Exclusive Interview: Autopsy’s Jessica Lowndes


Blood, sweat & bruises in Louisiana

The Great White North has bestowed our genre with a myriad of gifts: David Cronenberg. Black Christmas. Moosehead Beer. “Rue Morgue Magazine.” And Jessica Lowndes.

With eyes that paralyze, Lowndes demanded our attention with her smoldering beauty when she associated herself with the godfather of the Texas Chainsaw family, Tobe Hooper. This Vancouver native starred in the director’s Masters of Horror episode “Dance of the Dead” playing a young girl living a sheltered existence with her mother in a post-apocalyptic America. Then an organ trafficker named Jack (Jonathan Tucker) comes along and exposes her to society’s underbelly where Robert Englund hosts a club and makes the dead “dance.” Pretty wild start to anyone’s acting career, wouldn’t you say? Still, Lowndes sells her trip down this surreal rabbit hole Hooper creates, making an impressive debut and bringing to the grim fantasy a girl next door charm and plausible naivety.

The young actress made an inevitable move to Los Angeles in 2006 where she was introduced to a script over the holidays called Autopsy, the directorial debut of Adam Gierasch. Lowndes was offered the role of Emily, a Marti Gras partygoer caught in a sinister hospital run by Robert Patrick, Jenette Goldstein, Robert LaSardo and Michael Bowen.

Autopsy opened earlier this year in Horrorfest, After Dark Films’ annual genre event. The film hits DVD this week and ShockTillYouDrop.com caught Lowndes for a brief chat while she was en route to the set of The CW series 90210 in which she stars as Adrianna Tate-Duncan.

ShockTillYouDrop.com: What were your first impressions of the Autopsy script?

Jessica Lowndes: I thought it was twisted and smart. I could see everything in that reading experience. The idea of doing my own stunts and going through all of the emotional stuff was very intriguing for me to do.

Shock: Yeah, about the stunts…Adam told us you were gung-ho about doing most, if not all, of them?

Lowndes: I did almost all of my own stunts, I didn’t regret it. The make-up department probably regretted it because they had to put body makeup on me every day because I was covered in bruises and scratches. It was the first project I booked coming in to L.A., it got me my work visa. It was fun and cool and I think it turned out good.

Shock: Being a relative newcomer to the States, what did you think of Louisiana?

Lowndes: Louisiana is one of my favorite places ever. We shot at this crazy hospital and got to go into this college town on the weekends and go to New Orleans.

Shock: A fully-functioning hospital…

Lowndes: It was fully functioning. I made the mistake after the hand drill scene – I’ve got blood running down my face the rest of the movie – and I didn’t realize it was picnic day. [laughs] And some of [the patients] were sitting around outdoors. I came up out of the hospital – everything looked the same in there, you got lost easily, and it could get very claustrophobic – to get some air and one of the patients saw me and started freaking out. I wasn’t allowed to leave the building ever again.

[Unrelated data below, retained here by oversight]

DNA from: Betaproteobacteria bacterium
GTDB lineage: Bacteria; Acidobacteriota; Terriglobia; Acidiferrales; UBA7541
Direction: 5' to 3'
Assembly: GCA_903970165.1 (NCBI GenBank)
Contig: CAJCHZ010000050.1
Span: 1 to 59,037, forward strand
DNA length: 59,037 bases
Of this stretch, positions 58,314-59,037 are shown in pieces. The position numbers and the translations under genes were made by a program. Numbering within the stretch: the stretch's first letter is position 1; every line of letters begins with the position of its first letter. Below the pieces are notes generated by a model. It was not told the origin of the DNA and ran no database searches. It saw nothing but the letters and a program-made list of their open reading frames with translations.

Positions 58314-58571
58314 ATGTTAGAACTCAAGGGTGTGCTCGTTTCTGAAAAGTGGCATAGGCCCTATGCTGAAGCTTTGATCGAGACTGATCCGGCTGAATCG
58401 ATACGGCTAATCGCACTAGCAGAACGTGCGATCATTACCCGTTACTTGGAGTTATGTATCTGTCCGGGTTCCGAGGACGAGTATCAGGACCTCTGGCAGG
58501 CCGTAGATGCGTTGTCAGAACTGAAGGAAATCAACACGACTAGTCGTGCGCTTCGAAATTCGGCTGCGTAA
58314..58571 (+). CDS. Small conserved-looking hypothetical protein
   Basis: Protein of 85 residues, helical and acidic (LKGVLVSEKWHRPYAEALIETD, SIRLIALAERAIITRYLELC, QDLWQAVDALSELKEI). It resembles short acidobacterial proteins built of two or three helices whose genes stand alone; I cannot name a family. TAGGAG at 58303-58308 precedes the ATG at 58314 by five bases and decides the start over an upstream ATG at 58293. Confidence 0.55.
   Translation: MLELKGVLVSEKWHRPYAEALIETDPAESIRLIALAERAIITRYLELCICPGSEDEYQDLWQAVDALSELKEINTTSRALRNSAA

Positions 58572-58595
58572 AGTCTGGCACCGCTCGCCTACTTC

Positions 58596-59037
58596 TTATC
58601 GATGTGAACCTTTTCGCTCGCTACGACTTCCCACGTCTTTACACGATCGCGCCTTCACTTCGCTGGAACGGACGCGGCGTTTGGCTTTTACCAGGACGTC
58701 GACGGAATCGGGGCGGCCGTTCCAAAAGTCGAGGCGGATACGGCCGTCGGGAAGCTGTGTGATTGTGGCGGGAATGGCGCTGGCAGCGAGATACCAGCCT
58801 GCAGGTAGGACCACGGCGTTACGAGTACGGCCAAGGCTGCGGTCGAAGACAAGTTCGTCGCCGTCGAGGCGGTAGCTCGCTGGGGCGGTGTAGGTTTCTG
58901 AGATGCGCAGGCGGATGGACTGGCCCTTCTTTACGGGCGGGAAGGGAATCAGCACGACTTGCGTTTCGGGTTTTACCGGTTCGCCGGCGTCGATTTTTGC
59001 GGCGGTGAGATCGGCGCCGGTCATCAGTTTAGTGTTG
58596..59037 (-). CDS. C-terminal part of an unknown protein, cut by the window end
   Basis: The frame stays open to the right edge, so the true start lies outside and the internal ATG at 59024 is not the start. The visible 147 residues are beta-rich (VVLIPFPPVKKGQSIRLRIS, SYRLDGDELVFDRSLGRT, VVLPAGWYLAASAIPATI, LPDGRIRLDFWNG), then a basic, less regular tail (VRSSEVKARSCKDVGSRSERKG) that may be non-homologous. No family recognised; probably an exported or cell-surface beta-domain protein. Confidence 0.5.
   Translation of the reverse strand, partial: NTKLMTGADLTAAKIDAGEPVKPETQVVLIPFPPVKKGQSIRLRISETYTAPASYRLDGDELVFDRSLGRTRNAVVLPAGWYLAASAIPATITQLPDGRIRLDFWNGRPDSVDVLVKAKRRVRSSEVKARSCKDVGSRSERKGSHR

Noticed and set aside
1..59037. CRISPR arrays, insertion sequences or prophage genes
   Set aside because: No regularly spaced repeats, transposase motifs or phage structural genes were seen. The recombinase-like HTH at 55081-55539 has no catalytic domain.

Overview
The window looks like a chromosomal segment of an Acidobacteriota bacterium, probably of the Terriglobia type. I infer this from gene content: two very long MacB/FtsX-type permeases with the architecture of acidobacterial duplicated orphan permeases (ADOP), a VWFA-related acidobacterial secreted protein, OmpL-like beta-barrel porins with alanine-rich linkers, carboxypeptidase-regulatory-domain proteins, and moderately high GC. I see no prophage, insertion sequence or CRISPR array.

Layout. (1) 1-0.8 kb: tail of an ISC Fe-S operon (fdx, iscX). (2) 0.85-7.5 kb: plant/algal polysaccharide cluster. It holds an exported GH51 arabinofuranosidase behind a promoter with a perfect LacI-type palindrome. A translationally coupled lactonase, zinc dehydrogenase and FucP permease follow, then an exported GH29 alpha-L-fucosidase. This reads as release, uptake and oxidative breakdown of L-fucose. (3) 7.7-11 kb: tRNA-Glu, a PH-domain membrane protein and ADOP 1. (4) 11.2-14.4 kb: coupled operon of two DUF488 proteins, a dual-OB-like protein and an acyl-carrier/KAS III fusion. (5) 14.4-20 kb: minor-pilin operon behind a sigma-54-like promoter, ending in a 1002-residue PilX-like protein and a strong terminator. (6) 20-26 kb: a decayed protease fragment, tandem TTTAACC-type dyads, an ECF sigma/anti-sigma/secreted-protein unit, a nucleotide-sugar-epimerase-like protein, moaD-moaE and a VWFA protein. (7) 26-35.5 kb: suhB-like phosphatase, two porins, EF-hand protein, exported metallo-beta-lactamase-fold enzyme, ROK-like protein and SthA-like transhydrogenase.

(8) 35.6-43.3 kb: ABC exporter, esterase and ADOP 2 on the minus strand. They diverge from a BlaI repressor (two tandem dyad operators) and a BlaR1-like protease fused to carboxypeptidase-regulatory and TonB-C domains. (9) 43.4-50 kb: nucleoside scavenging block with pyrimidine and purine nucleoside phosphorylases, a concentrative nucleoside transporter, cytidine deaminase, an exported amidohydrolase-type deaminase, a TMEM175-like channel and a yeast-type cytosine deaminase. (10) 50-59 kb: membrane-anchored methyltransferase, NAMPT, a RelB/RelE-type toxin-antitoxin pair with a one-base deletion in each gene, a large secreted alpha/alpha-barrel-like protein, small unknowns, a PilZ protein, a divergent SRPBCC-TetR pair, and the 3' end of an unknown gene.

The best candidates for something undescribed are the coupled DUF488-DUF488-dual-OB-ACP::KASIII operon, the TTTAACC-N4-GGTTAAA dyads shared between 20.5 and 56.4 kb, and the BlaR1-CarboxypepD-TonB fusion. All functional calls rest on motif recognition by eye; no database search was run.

Shock: You went head-to-head in this film three pretty intimidating figures – Robert Patrick, Jenette Goldstein and Michael Bowen. How was that experience?

Lowndes: Robert is just very intense, and very funny, so when the camera went off we were just laughing. And Jenette is one of my favorite actresses I’ve ever had the pleasure of working with. I just loved how much she committed to the character and the choices that she made for the character were fantastic. Michael Bowen he was incredible for the physical scenes and emotionally hard scene. And it does get a little rough. I basically told them where my injuries were and when they’re pulling my hair, they’re not really…well, maybe a little. You just talk about your boundaries and you have to make a pact with that person. I am so glad about the experience all around. I learned so much about myself and pushed my boundaries. Learned to scream.

Shock: You’ve now worked with one horror vet – Hooper – and one newcomer to the director’s chair. Obviously there were some differences there…

Lowndes: I love Tobe Hooper, he’s so sweet! It was different because Tobe’s done it for years. Adam had a lot of pressure on him especially because he was directing it and other things. And all I had done was Masters of Horror and a couple of other projects. We both needed to prove ourselves. Adam was so great to work with and gave us a lot of creative freedom. The film turned out really colorful, which is what Adam wanted.

Shock: After this you went on to take a brief part in The Haunting of Molly Hartley. How’d that come about?

Lowndes: I originally auditioned to play the lead, but I couldn’t do it and after I got back they decided to write this whole opening – after the movie was shot and done. That was an incredible set to work on. What Drew Barrymore is to Scream I am to this movie.

Shock: In the time that I’ve known you, you seem to have a genuine appreciation for horror. Are there a few more genre films in your future?

Lowndes: I love the genre and for me it’s really fun. It’s interesting because when you watch a horror movie it evokes so many real emotions. I’m up for anything, I’d like to hopefully do a romantic comedy and give my [crying] eyes a break.

With a season of 90210 behind her (cameras will begin rolling again this June), Lowndes tells us she’s going to star in another thriller entitled Altitude, for more on that click here.

Source: Ryan Rotten, Managing Editor

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Weekend: Apr. 25, 2019, Apr. 28, 2019

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